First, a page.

About a year ago, the pandemic hit the U.S. and many schools — including the University of Wisconsin — shut down nationwide for health and safety reasons.
Because of the sudden transition from in-person to online classes, the university offered students a special disruption grading.
For the Spring 2020 semester, the COVID-19 disruption grading allowed students to choose the Satisfactory Disruption or Unsatisfactory Disruption (SD/UD) option for any final class grades they liked. Classes graded with the SD option still counted credits and progress towards students’ desired majors and certificates, and did not affect their grade point average. It relieved many students who encountered difficulty adjusting to a new form of learning.
After the Spring 2020 semester, the COVID-19 grading option stopped, yet the pandemic continued. The university was not considerate of its students when it decided to resume the normal P/F option, where students only choose one class for P/F and the chosen P/F class may not count for credits or progress in academic programs.
When UW switched to online learning, the university guidelines forbid instructors from giving students more work, yet many professors chose to ignore such guidelines and give students more work to do than when classes were in-person. This put more pressure on students than they should have endured.
According to Alex Peseckis, a sophomore studying computer science and linguistics, professors give “more and longer assignments for students to complete.”
Another student, Audrey Swanson, a junior who majors in legal studies with a criminal justice certificate, said she has more work to do when professors ask students to write long discussion posts to imitate an in-person discussion section.
Another related academic stress is required attendance for classes, labs or online discussions. This academic policy has a negative effect on students’ mental health. Moreover, for many international students, instructors do not consider the time difference.
Due to the pandemic, many international students cannot return to the U.S. because of Visa or quarantine restrictions. They have to take classes in the middle of the night and stay up to do school work. This is both physically and mentally unhealthy, which the university has mostly ignored.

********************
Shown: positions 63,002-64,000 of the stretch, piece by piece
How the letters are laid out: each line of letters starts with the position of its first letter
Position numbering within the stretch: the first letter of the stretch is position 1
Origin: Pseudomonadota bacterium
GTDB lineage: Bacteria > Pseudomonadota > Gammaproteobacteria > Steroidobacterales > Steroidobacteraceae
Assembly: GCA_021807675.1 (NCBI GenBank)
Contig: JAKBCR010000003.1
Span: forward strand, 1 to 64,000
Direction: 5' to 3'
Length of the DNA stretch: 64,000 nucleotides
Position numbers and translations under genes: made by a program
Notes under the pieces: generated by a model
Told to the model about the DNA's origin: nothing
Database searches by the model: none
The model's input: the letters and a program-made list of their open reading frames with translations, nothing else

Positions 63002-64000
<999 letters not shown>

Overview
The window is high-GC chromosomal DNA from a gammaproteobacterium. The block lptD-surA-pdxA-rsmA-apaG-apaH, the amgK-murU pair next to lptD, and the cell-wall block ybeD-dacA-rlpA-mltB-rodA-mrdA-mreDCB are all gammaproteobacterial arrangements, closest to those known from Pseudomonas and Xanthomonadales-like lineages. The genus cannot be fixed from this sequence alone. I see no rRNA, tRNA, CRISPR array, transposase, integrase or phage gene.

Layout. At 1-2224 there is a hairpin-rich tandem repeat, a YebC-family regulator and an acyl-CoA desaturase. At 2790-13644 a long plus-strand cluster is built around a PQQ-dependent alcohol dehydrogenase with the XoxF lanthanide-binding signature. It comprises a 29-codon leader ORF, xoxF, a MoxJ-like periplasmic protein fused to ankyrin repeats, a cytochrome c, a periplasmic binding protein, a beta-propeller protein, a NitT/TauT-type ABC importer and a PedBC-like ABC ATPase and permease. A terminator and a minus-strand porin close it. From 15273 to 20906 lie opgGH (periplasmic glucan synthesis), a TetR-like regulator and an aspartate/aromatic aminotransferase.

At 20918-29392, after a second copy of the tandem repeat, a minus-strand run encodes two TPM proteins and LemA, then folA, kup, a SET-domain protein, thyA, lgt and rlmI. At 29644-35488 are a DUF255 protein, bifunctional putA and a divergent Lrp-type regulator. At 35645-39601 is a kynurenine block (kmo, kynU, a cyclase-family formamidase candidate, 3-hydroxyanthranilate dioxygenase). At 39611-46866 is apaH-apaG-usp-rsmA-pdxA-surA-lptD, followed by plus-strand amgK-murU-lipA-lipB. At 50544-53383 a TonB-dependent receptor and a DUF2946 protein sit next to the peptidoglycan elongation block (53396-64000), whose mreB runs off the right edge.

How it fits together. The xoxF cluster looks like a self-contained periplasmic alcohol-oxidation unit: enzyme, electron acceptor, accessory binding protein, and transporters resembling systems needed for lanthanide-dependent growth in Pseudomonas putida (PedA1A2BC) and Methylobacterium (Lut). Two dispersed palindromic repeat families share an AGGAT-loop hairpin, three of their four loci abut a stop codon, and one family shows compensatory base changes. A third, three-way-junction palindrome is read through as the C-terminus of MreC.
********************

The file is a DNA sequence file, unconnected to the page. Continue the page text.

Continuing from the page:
As the pandemic goes on, students face many non-academic challenges the university fails to address. Foremost, if students catch COVID-19 and experience severe symptoms, can they really be fully attentive to classes or schoolwork? Don’t they need time off to recover?
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There is no official university policy allowing students to fully focus on recovery. Students who contract COVID should not need to worry about their academics while in recovery. The university should allow them to relax and focus during their quarantines.
And, students’ emotional wellbeing can dramatically decrease if their loved ones are hospitalized or pass away because of the virus.
With all these stressors, the SD/UD grading option will address all students and relieve some level of academic stress during these times of uncertainty. It will also help relieve the psychological stress of trying to balance both academics and mental health.
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To discontinue the SD/UD grading option is to say UW no longer recognizes the disruptions brought by the pandemic. To discontinue the SD/UD is to say the university prioritizes academics before student wellbeing.
If the university truly cares about its students, it must resume and continue the SD/UD grading option until it resumes fully in-person operation.
Ken Wang ([email protected]) is a sophomore majoring in political science.